- Politics and Social Issues»
- Social Issues
What exactly is "religious freedom?" Did Obama violate it?
How is it defined?
I write this Hub inspired by the recent debate about religious institutions, like hospitals or schools, and whether or not they should provide contraceptives to their employees. This has been seen not as a debate on the morality of contraceptives (if that were not outrageous enough) but on religious freedom! These institutions claimed that their rights were being violated by being forced to provide something they do no morally support. This has been called, by the eloquent and intelligent Rick Perry, a "War on Faith!" I spent a little time in forums on this subject (and learned ANY time in a forum is TOO MUCH time) to see what the opinion was. No one was arguing much about contraceptives, but on religion. So what does religious freedom mean?
This is from the U.S. Department of State:
"The International Religious Freedom Act defines five violations of religious freedom:
Arbitrary prohibitions on, restrictions of, or punishment for: (i) assembling for peaceful religious activities such as worship, preaching, and prayer, including arbitrary registration requirements; (ii) speaking freely about one's religious beliefs; (iii) changing one's religious beliefs and affiliation; (iv) possession and distribution of religious literature, including Bibles and other sacred texts; (v) raising one's children in the religious teachings and practices of one's choice."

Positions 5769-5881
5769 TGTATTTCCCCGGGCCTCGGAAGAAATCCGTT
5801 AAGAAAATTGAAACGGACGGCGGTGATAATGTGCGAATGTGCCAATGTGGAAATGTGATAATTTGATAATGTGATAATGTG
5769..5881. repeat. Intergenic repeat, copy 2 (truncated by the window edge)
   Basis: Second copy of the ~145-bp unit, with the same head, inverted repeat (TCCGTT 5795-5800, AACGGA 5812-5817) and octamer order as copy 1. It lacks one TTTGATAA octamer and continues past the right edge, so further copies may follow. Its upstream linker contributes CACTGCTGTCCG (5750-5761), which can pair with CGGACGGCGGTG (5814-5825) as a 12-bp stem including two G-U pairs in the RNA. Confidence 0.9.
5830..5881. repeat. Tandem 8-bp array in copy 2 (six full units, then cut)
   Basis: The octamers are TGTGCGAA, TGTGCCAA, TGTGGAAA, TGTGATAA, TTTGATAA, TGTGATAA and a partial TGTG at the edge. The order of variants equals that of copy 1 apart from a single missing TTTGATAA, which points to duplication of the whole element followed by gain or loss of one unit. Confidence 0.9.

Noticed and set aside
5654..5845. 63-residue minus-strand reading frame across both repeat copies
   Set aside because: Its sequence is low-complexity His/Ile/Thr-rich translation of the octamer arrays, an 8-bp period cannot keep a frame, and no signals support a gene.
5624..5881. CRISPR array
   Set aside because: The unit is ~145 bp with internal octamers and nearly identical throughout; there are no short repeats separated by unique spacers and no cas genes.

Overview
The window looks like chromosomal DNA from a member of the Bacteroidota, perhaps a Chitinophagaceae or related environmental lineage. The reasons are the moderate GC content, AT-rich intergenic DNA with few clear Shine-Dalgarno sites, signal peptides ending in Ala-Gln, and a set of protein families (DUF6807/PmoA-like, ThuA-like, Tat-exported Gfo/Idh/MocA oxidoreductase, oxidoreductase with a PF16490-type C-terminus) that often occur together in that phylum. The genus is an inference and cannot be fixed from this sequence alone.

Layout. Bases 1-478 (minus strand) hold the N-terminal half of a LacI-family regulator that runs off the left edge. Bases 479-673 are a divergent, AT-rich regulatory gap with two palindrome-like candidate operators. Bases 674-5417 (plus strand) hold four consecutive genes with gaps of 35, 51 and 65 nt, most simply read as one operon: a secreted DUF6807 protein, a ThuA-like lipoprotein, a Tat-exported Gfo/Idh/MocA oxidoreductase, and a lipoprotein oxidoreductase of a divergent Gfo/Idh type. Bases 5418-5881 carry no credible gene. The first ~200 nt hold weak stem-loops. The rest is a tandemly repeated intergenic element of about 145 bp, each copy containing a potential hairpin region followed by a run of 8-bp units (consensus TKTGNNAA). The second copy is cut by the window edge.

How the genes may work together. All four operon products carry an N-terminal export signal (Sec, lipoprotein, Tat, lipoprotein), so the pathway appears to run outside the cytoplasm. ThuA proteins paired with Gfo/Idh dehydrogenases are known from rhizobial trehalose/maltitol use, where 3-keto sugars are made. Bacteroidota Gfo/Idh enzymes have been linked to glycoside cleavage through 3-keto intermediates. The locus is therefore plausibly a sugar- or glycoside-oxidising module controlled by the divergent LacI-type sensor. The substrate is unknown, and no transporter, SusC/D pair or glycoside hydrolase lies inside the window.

So does incorporating contraceptives in mandatory health care provisions violate any institution's religious freedom? Here's what it does not do: 1. Prevent religious assemble 2. Prevent freedom of speech 3. Prevent changing one's religion 4. Prevent possessing religious literature and 5. Prevent raising one's children religiously.
The argument that may come next will contain the following notion, in all probability: "Well it is against some employers religion to provide or support the provision of contraceptives! Therefore, their religious freedom is being oppressed!" If that is the case, let's look at a hypothetical.
Who doesn't love hypotheticals?
What if it was against my religion to be taxed? Would taxation be a violation of my religious freedom? Or, for a more realistic (but just as absurd) example, what if it were against my religion to work for so many hours straight, as I must take breaks for prayer every so often. Does my employer protesting to this constitute a violation of my religious freedom? Some people think so.
Instead of actually debating the topic of contraception itself, which is not much of a debate, to begin, it seems that the words "religious freedom" are thrown about in such a careless way. Why do we have to throw superstition into the mix? Freedom should be protected, certainly, but to what extent should we allow people to act crazy under the guise of "religious freedom?"